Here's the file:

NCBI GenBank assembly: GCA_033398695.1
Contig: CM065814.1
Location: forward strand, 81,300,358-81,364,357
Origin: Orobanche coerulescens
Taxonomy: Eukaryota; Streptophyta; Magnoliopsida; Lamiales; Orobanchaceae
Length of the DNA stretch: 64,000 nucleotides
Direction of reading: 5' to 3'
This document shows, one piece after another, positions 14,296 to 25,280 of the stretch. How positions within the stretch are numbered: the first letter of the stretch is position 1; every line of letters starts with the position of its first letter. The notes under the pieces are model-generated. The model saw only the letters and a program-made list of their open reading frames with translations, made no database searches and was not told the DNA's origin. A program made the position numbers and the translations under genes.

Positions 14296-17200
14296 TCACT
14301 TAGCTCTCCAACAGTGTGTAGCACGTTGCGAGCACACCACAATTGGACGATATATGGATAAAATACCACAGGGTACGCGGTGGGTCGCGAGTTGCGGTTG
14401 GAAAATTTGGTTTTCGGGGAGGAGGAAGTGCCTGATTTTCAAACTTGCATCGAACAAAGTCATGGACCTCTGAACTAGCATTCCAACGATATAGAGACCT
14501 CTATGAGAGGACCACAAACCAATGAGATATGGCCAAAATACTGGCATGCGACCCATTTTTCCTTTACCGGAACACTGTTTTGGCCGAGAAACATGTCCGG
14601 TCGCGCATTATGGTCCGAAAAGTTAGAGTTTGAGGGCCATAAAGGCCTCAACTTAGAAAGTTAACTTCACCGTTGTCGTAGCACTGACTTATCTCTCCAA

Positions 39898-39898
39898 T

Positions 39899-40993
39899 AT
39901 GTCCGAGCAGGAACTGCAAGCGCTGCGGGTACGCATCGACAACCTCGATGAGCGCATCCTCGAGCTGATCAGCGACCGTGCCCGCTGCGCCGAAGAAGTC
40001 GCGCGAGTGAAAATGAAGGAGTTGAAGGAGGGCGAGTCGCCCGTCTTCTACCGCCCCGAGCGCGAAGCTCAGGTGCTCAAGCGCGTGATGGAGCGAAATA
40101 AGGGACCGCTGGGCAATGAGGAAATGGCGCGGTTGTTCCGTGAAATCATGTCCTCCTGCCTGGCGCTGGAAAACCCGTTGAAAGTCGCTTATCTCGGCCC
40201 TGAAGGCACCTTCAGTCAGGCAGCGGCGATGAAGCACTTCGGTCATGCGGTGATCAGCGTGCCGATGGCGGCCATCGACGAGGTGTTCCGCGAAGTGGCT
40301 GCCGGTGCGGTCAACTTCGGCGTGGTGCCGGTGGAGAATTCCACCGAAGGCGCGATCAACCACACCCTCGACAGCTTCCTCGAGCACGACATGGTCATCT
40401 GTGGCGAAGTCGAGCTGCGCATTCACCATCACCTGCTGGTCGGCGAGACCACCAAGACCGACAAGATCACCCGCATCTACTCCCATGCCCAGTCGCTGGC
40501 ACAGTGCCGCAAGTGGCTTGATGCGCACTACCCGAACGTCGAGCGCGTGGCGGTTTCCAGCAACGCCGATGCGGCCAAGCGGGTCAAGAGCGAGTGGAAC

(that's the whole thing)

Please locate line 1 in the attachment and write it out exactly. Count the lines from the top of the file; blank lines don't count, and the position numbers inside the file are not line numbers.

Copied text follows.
NCBI GenBank assembly: GCA_033398695.1